Is the Pope Catholic? retorts my friend Norbert when I ask if he’d like a beer. A beer and rhetoric lover, he shares both attributes with John, who then actually asks if the Pope is Catholic - staying true to the saying that the best way to answer a stupid question is with another stupid question.
The rhetorical question was already a popular stylistic device at the time of Roman orator Cicero’s Catiline Orations. We serve up a platitude in the form of a question and in doing so embellish phrases concerning everyday matters. Today such expressions often take a trip into nature. Does a one-legged duck swim in circles? Something else John might legitimately ask.
The Holy Father, in contrast - and even he isn’t safe from stupid questions – perhaps prefers the Italian variety: di che colore era il cavallo bianco di Napoleone? (what colour was Napoleon’s white horse?). Incidentally, this white horse is sighted in all Mediterranean countries, but changes riders across language boundaries: in France, the question concerns Henry IV's white horse: de quelle couleur est le cheval blanc de Henri Quatre?, whilst it's Saint James who rides through Spain: ¿de qué color es el caballo blanco de Santiago?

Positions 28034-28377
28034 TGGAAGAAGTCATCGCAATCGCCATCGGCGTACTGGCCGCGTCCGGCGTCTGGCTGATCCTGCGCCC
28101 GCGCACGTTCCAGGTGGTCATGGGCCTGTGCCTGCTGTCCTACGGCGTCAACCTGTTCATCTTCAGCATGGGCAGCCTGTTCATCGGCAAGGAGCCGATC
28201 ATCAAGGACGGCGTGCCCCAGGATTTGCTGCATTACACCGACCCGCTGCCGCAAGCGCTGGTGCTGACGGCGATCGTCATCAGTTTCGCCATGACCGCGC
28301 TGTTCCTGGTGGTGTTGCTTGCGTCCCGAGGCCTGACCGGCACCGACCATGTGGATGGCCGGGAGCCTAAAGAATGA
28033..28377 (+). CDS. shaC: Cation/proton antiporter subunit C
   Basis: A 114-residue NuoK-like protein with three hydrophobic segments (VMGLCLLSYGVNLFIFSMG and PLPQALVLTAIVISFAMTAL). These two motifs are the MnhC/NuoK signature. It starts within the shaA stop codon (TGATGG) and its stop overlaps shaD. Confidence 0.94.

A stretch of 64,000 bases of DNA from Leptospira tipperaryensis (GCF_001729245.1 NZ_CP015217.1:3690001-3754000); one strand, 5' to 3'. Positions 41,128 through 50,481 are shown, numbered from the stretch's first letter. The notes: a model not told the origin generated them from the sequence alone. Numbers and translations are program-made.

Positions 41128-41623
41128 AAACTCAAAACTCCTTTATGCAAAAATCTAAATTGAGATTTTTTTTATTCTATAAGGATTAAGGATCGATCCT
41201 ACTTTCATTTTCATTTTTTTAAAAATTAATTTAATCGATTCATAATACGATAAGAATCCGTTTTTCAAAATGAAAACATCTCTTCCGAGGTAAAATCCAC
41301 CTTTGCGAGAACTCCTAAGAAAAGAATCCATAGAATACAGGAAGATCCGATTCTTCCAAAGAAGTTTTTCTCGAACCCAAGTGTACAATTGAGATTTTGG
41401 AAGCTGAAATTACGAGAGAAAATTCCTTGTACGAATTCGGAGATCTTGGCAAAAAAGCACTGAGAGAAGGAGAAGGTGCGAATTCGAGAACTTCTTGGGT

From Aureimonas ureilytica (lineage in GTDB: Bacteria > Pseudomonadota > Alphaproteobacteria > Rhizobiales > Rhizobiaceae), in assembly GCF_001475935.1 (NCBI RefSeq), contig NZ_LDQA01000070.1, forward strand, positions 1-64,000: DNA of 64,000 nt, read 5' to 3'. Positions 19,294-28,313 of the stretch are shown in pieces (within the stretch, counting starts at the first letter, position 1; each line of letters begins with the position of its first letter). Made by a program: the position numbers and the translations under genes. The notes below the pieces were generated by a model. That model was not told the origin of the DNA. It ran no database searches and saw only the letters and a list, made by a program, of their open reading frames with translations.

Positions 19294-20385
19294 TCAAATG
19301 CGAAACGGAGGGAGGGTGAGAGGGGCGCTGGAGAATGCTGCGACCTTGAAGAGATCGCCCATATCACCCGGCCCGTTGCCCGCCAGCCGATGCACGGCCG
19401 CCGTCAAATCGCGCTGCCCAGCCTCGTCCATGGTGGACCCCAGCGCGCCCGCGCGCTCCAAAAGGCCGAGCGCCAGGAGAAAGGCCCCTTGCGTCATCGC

As sure as eggs is eggs, the answer is always más claro que el agua (as clear as water) in Spanish or so klar wie Kloßbrühe (as clear as dumpling soup) in German.
Forget soup and water; the weather also features in clarifying rhetoric: In Poland, something is as clear as the sun (to jasne jak soce). In Italy, a succinct l'acqua è bagnata or German Weisst du was? Wasser is nass (the water is wet) is used. Because nothing is more certain than hearing 'Amen' in church - denn eins ist so sicher wie das Amen in der Kirche - stupid questions will never die out.